ST. HELENA — Trevor Kunk never met a vegetable he didn’t like.
Sure, he’s executive chef at an American steakhouse. But that doesn’t mean he’s all steak and no sizzle.
Taking charge of the kitchen at Press in St. Helena a few months ago where quality is king, Kunk made it his mission as well to bring both color and nutrition from the garden to diners’ plates.
A native of Sarasota, Florida, Kunk had spent the past decade in New York City, cooking at the roundly praised Blue Hill Restaurant. For seven of those years, he served as chef de cuisine. There, he readily admits, produce on the daily menu was dictated by the whims of Mother Nature.
Now, running the kitchen at Press, he has not one but two substantial garden plots — one in St. Helena, another up on Mount Veeder — to draw on. He’s as happy as a deer without fences.
Kunk’s goal at this farm-driven steakhouse is to increase the focus on local, sustainable produce raised by gardener Omar Morgan. “Press is a modern steakhouse which some chefs might consider limiting,” says Kunk. “Others, like me, feel it’s a foundation to build on. We get the best meats in the country (from San Francisco butcher Bryan Flannery) and what we don’t grow we get from local purveyors, including responsibly sourced seafood. We’re getting the best ingredients we can and manipulating them as little as possible.”
The chef said that as a child he was “obsessed with food. During the holidays, you could always find me in the kitchen. I had an odd obsession with chicken wings. When I was about seven or eight, I remember a Chili’s opened nearby, and they served chicken wings ... also called buffalo wings. I liked the spice ... they were juicy and crispy ... I loved ‘em.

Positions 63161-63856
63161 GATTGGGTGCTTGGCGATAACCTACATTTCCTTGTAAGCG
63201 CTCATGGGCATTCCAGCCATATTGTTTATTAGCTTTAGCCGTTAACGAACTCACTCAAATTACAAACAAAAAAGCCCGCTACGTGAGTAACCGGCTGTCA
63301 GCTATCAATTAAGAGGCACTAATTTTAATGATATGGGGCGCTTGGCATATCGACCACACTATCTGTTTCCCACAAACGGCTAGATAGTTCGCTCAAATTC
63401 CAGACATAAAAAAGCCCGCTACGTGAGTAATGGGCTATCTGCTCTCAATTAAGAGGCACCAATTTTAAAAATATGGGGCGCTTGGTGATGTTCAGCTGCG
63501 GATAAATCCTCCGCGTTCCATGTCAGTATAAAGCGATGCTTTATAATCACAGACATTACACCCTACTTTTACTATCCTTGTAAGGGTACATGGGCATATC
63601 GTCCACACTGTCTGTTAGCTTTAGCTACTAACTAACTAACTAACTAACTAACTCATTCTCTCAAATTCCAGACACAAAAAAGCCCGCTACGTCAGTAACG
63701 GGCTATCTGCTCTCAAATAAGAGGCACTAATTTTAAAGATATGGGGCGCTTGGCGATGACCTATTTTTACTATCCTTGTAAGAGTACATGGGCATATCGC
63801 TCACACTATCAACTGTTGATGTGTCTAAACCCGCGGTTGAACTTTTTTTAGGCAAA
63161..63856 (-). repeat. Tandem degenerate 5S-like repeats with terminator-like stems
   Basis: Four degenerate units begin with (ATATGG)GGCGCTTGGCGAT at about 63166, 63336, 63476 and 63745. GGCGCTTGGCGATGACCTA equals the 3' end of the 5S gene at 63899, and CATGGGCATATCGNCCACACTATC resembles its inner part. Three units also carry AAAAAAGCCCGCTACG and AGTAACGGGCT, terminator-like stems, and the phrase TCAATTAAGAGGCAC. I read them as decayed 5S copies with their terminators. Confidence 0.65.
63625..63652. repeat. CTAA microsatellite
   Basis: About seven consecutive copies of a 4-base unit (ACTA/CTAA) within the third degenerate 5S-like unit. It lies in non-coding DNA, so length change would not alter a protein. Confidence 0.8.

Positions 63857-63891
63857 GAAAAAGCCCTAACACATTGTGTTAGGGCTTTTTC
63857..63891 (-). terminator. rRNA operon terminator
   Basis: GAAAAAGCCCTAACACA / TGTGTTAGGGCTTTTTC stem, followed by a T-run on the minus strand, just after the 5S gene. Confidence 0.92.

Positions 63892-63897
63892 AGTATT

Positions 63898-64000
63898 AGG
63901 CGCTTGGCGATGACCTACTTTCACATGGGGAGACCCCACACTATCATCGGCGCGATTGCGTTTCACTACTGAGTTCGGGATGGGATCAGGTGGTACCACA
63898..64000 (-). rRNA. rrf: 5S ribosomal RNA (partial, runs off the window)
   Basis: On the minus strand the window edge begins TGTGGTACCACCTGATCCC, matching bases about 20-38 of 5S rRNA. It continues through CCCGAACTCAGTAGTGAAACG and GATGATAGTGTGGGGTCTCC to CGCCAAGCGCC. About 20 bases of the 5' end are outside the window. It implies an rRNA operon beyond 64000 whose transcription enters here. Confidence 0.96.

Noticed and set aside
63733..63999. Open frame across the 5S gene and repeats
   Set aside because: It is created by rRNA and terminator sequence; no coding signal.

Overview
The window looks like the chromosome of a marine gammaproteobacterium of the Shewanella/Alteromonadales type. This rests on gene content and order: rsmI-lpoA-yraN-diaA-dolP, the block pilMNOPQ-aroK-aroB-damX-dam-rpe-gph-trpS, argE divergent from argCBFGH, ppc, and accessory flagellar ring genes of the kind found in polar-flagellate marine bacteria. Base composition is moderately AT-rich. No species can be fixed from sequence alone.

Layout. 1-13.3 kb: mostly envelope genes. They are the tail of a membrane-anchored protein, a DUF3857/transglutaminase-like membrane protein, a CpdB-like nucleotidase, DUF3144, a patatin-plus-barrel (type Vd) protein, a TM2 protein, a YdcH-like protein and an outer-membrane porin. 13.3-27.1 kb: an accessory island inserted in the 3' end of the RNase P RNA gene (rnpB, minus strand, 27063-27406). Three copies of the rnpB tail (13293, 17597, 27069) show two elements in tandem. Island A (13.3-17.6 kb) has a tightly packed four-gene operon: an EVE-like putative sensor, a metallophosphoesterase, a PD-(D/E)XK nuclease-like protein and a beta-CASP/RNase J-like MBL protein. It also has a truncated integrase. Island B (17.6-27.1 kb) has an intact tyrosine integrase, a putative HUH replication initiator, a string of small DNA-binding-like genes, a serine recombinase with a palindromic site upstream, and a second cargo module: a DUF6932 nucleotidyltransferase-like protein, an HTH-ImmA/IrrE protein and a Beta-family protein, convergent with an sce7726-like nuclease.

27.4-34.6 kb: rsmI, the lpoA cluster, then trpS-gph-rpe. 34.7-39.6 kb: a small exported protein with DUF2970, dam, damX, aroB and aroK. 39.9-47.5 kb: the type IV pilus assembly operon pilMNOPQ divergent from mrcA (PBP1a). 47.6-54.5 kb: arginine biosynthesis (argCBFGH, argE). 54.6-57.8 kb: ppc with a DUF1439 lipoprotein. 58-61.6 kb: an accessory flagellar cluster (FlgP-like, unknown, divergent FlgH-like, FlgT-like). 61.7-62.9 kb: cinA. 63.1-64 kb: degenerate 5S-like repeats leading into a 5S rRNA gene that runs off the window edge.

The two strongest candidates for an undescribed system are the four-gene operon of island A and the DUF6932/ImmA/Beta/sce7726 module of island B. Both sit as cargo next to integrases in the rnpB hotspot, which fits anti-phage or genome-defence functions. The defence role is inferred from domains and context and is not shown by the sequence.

“When I was 12, I got a Little Pappy (deep fryer) and set it outside. Then I could make my own chicken wings any time I wanted.
“At Press, we buy whole chickens and we’re left with the wings. I use them for a sauce, for family meal or you’ll see them on the bar menu.”
The Florida native entered the job market at age 14. A friend of his father owned a breakfast and lunch spot, and Kunk asked if he could have a job as a busboy. “But I soon found out it was more exciting in the kitchen than in the front of the house ... they were having more fun (in the kitchen). So I accepted a position as dishwasher. Because I was pretty fast, I wound up helping the prep cooks.”
Kunk was not interested in traditional college studies but he enrolled anyway, “all the while working in restaurants. My grandfather, who always called me TJ, said: ‘TJ, you love food ... why don’t you go to culinary school.’ But my father wasn’t so enthusiastic — he feared I’d wind up like chefs he knew — divorced alcoholics. But my grandfather insisted that I investigate culinary schools. So I applied to the CIA (Culinary Institute of America). My grandfather felt it was the best and he was sure I’d be accepted.”
Moving to Hyde Park, N.Y., gave Kunk a fresh outlook. “It was the first time in my life I was excited about school,” he admits. “I gave it 110 percent ... you get back what you put in. It was where I first met Dave Cruz” (the respected Napa Valley chef who helmed the Ad Hoc operation for several years and is opening his own restaurant here later this year).
Two years later, Kunk interned at chef Charlie Palmer’s Aureole in New York City. After graduation, he returned to the 61st street restaurant when he spent six months in pastry and a like amount of time working in the savory kitchen.
He considered returning home to work in Florida, “but I fell in love with New York City.” He’d read quite a bit about the acclaimed Blue Hill Restaurant in New York. “My goal then became working at Blue Hill ... you can do anything if you put your mind to it. I was persistent.”
Indeed, Kunk did talk his way into the kitchen at Blue Hill. At first, he was the “swing person” at the garde manger and pastry stations, and from there worked poissonier, entremetier and meat stations before taking on the roles of sous chef and chef de cuisine.
“It’s a special place,” Kunk says of Blue Hill. “I learned a lot from the people I worked with. I met my wife there; Jasmine, who’s from Brooklyn, worked front of the house. It was a constantly changing menu ... something that I enjoyed over a period of 10 years.”